“What’s wrong?” David stopped wiping the counter down and leaned towards Shelia on the bar.

“You're thinking about Smooth, ain’t you?”

“Yeah, I was.”

“You know a detective was in here asking questions about him.”

“What did he look like?”

“Tall, dark, nice looking, according to Nina.”

“You didn’t see him?”

“No, I was off that day. Nina said he was asking about Smooth, who he was with that day he got killed.”

“What, she told him about me?”

“You know Nina. Her mouth runs like a car motor in high gear. Who knows what she said.”


“What’s up?”

“I hope she didn’t tell him I was in here that day.”

“So, what if she did? You’re here every week. What’s the big deal about that?”

“Nothing, I just don’t like people talking about my business with the fuzz. When’s her shift?”


“I can’t be here tonight. Find out what she said about me please and let me know.”

“No problem. What do you think happened to him? I can’t think of one person that would want to kill Smooth, I mean the brother man was alright.”

“I don’t know.”

“Maybe it was that one dude, what’s his name, you know the big light skinned guy that got in Smooth’s face about his wife. Remember that?”

“I remember.”

“Or maybe, it was that one sister that slapped his face and threw her drink on him. Something about cheating on her.”

“Could be. He had a lot of women.”

“What about that one time, remember, when that one lady, an older lady, came in here and pulled a knife on him. Put it to his throat. Said if she caught him doing it again, she would kill him. I don’t know all she was saying because she got right in his face and was almost whispering it to him. She scared the shit out of me! I told her to leave before I called the cops. Remember that?”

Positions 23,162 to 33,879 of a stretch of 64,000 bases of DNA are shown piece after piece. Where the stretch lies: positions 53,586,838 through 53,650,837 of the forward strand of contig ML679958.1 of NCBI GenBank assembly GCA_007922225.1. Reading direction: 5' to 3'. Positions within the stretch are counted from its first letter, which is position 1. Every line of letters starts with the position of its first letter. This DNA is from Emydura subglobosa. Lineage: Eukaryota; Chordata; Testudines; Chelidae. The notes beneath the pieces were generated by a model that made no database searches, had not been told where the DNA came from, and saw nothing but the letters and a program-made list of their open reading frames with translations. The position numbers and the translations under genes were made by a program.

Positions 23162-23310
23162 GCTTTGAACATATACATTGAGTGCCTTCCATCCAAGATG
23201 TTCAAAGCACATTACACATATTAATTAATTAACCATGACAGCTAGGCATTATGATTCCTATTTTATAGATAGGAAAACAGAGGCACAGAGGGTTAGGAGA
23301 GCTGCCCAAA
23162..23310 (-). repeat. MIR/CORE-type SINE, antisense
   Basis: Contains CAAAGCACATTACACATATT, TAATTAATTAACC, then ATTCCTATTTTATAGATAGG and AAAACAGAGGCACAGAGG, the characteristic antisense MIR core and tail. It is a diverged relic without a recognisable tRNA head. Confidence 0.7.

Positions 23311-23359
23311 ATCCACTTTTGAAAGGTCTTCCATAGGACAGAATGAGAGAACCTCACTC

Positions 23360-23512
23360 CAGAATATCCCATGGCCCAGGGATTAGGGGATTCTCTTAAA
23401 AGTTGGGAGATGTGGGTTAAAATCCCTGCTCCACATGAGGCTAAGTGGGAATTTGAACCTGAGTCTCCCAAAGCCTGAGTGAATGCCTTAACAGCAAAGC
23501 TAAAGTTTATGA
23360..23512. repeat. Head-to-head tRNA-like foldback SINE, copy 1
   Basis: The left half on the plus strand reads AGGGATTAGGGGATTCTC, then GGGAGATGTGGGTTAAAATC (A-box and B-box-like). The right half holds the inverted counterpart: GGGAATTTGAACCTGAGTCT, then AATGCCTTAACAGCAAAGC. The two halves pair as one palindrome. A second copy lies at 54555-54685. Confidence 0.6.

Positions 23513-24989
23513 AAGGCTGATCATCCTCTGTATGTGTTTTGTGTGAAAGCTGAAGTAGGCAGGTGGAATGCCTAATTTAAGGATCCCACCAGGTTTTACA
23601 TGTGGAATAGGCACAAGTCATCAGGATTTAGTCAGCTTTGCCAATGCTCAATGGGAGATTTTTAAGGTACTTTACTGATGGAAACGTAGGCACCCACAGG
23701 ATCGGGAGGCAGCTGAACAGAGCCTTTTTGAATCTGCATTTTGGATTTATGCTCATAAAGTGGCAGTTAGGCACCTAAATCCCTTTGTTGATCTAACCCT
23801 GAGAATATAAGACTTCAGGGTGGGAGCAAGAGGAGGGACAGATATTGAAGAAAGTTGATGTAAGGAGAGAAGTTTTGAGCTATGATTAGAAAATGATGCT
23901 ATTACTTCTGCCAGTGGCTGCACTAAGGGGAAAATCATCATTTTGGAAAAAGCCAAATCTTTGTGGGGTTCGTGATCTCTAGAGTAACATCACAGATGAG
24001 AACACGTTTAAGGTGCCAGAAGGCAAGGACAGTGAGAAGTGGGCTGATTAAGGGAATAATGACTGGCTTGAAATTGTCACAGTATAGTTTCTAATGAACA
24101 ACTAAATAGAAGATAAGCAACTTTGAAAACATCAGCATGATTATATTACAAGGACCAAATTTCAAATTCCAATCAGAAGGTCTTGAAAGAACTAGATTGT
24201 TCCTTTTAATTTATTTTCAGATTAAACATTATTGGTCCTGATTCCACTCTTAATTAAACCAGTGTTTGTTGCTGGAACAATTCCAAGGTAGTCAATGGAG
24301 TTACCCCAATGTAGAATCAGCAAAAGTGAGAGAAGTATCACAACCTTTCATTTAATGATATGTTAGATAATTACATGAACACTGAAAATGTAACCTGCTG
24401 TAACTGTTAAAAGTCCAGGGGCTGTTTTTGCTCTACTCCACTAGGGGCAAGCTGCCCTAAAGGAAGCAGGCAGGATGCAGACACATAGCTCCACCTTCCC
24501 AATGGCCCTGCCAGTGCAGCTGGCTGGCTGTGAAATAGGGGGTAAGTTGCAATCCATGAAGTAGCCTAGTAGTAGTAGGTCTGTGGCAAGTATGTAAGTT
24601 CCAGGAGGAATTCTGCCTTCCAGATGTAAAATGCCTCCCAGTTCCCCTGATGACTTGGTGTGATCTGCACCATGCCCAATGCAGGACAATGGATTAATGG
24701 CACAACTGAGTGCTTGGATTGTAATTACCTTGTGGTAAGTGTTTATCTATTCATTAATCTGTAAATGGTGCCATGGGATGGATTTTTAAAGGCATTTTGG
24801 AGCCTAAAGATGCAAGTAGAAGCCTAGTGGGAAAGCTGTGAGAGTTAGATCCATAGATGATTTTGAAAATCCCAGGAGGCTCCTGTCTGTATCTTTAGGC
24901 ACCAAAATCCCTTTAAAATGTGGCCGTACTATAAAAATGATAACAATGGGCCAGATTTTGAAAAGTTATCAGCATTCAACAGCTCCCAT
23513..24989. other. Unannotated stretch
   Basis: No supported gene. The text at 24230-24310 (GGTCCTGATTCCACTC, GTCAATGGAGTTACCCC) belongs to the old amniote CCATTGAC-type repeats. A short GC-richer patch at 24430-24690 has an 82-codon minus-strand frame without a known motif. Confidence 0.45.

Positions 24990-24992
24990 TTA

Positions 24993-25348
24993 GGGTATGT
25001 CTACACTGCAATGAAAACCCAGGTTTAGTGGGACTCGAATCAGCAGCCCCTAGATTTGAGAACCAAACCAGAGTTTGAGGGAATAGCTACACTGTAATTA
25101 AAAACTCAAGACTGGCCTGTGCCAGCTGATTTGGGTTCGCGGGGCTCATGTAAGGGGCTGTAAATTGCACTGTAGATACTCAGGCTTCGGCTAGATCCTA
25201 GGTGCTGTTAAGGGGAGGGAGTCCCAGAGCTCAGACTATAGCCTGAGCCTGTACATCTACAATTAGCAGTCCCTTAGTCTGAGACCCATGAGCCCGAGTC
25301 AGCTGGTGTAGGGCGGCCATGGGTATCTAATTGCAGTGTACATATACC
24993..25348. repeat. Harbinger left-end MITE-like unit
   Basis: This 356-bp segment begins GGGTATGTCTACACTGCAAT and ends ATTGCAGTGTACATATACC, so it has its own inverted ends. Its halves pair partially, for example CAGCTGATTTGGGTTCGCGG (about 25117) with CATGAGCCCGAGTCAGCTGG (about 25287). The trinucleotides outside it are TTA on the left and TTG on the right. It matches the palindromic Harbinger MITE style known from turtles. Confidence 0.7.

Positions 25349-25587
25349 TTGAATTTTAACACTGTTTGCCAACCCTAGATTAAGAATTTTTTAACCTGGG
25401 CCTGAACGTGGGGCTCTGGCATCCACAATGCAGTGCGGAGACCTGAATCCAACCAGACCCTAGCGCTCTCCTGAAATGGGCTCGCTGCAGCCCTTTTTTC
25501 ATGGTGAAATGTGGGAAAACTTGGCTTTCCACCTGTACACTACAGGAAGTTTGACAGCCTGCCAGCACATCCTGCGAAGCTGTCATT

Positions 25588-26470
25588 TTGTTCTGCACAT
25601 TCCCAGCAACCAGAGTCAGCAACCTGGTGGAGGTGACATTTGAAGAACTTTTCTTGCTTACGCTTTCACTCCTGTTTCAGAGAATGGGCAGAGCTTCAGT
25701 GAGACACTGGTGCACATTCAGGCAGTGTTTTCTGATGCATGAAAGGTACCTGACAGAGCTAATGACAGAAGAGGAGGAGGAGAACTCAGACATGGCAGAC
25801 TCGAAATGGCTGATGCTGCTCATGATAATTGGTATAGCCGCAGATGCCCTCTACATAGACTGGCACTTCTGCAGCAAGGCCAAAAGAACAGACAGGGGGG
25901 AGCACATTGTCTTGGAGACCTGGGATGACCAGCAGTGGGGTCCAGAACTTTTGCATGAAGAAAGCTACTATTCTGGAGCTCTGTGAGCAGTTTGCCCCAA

“I wasn’t here for that. Heard about it though.”

“And one time, Smooth was sitting out front in a cab with some fat dude. Looked like they were arguing about something. Smooth got out of the car laughing and the brother drove off fast, almost hitting another car! Remember that, girl?”

“No, I don’t.”

“You and Smooth got along real good, didn’t you? I’ve never seen you argue.”

“We were friends. Smooth was my dude.”

“I always thought it was more than that with you two.”

“Oh, why is that?”

“It was the way he would look at you when you were looking away from him. Sort of a longing look in his eyes.”

“Smooth had too much going on for me.”

“That’s true, but you still liked him.”

“Of course, what wasn’t to like?"

“You know what I mean. You were into Smooth. Now come on girl.”

“Yes, I liked and was into Smooth. But that’s not enough for this sister. I got girls to raise. I need stability in a man.”

“Well, you wouldn’t get that from Smooth.”

“Exactly! I was good with what I got because that was all I wanted. No beef.”

“Yeah, a lot of people didn’t know that Smooth was into a lot of illegal things, and into a lot of women, and young girls, which kept him in trouble and looking over his shoulder.”

“Everybody loved Smooth.”

“You too?”

“Me too.”

Sheila got up from the stool with her drink in her hand and went back to the jukebox, put another coin in and punched Love and Happiness again. This time she stood there listening in quiet deep thought as David went back to cleaning the counter and singing along with Al Green.